COVID antibody testing update

COVID-19 antibody test

The limits of COVID antibody testing

Testing for COVID-19 antibodies is intended to show is a person has previously been infected with SARS-CoV-2.

Although many tests are being marketed commercially, very few have been rigorously tested, assessed and approved by Public Health England (PHE).

The largest independent pathology laboratory in the country, The Doctors Laboratory (TDL), has recently completed a detailed evaluation of the two most well know approved tests. TDL evaluated the Abbott Architect SARS-CoV-2 IgG and the Roche Diagnostics Elecsys Anti-SARS-CoV-2 assays.

The role of antibodies

Our immune systems react to the coronavirus infection by producing antibodies from a few days to 2 weeks after the onset of symptoms. Specific antibodies (called “IgG”) are produced in the later stages of infection. The persistence of IgG antibodies in the body allows identification of people who have been infected by COVID-19.

Testing requires a small blood sample, which can be provided at home (with a visiting phlebotomist or nurse) or in a clinic. Only the Roche test is currently licensed for capillary (finger prick) testing at home.

Although both the Abbott and Roche tests detect antibodies, the Roche test is a “total” antibody test. It detects both types of antibodies produced in the body (IgM and IgG). Both tests use the same viral antigen, nucleocapsid protein, to find antibodies against SARS-CoV-2.

Different tests give different results

It is thought that antibodies against the nucleocapsid are made earlier in the immune response compared to those against other viral antigens. However, as each persons’ immune response to SARS-CoV-2 infection is different, it is possible to be positive in one assay and negative in another.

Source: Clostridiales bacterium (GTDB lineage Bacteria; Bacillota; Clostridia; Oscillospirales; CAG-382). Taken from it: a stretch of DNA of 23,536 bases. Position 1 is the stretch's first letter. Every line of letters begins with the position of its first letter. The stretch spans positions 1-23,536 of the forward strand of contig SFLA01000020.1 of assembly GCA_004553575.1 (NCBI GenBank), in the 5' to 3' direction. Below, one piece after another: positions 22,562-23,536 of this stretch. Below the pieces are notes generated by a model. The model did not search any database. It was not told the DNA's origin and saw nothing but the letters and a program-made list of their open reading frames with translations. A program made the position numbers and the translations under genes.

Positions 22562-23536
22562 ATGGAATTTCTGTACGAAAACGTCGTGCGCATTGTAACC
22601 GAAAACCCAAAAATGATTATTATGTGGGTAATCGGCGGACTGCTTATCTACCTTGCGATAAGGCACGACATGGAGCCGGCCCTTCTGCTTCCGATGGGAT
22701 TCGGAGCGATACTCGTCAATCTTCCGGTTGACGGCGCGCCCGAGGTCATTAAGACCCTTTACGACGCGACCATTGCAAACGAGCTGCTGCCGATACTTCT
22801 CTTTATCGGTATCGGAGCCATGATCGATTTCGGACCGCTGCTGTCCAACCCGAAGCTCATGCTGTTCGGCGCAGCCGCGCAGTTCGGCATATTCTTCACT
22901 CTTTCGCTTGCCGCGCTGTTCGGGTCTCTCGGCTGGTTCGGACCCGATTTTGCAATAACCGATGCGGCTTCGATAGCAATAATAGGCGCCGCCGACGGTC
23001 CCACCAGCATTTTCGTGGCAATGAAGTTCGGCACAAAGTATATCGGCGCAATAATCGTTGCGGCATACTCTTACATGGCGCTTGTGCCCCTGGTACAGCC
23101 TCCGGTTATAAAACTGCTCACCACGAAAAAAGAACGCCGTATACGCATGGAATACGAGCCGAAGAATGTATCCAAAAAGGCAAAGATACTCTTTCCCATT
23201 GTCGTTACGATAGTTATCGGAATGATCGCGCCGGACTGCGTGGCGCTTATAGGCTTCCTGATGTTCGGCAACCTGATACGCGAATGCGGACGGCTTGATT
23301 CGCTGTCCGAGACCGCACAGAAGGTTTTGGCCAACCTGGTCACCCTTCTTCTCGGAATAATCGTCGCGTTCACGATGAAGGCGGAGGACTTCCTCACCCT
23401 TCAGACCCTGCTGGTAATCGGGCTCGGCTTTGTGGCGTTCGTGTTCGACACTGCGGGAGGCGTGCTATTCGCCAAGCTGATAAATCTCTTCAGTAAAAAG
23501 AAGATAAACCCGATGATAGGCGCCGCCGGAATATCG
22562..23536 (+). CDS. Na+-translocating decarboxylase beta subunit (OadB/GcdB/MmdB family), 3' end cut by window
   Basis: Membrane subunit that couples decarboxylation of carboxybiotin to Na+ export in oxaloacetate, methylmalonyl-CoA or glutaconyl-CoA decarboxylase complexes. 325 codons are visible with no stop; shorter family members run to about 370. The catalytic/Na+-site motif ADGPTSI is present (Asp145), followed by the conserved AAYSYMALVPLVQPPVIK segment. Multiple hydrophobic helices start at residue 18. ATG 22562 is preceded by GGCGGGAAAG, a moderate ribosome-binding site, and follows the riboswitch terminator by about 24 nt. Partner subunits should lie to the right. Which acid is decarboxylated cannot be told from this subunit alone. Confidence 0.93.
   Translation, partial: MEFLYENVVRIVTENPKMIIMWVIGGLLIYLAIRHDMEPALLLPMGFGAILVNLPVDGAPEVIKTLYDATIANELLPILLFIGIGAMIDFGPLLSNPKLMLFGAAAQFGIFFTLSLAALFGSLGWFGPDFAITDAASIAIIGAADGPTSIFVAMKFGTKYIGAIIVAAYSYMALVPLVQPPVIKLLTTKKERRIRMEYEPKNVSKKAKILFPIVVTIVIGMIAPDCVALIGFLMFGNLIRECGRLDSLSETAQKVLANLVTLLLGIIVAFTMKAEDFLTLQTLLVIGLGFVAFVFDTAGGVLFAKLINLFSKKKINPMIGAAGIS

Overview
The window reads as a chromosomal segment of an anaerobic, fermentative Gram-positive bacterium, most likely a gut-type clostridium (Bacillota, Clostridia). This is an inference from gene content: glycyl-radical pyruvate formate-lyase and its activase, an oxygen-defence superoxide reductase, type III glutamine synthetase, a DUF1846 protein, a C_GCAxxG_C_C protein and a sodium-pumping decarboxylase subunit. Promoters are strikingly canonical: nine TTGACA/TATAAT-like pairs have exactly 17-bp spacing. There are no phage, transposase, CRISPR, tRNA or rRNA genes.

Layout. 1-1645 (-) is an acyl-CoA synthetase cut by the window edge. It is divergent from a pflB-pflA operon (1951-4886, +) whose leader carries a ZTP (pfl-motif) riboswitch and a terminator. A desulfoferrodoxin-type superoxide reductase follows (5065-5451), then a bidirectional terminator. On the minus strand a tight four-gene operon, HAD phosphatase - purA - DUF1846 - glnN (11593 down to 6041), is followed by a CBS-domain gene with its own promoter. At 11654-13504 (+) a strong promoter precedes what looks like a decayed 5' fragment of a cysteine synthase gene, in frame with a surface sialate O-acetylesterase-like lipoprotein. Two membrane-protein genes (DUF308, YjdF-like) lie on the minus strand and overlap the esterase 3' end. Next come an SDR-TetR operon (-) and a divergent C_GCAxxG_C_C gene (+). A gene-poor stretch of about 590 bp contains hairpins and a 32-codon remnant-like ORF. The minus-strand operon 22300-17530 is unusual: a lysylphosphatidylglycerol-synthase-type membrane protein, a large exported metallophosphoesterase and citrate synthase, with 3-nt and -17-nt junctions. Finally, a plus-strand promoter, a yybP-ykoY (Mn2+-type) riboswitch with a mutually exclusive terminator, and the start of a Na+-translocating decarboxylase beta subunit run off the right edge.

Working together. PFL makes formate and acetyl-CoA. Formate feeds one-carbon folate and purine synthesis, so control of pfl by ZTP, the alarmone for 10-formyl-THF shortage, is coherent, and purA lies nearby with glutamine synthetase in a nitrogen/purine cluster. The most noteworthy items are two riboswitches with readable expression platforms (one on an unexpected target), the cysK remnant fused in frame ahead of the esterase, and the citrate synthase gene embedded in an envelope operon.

For this reason it is incredibly important to recognise that commercial tests can give different results for the same person. The tests cannot be compared or used interchangeably. A different result from either test cannot be considered an error.

Roche and Abbott tests

SARS-CoV-2 immune responses

Even almost a year into the pandemic, our immune response to SARS-CoV-2 continues not to be fully understood. The significance of having antibodies against the virus is not known.

It is still not currently fully understood if a positive result with one test provides more evidence of protection, when compared with another test.

Nobody knows how long the antibodies will remain detectable after infection by SARS-CoV-2. This means that an individual who has a confirmed infection (by PCR ‘swab’ test) could have a negative antibody result.

This could also be true if the blood sample is taken too soon, or too long after infection. The accuracy of the tests reduces markedly as the period between infection and testing grows.

 

At best, COVID-19 antibody testing only gives information. Exactly what that information means for employees or businesses is still unclear. 

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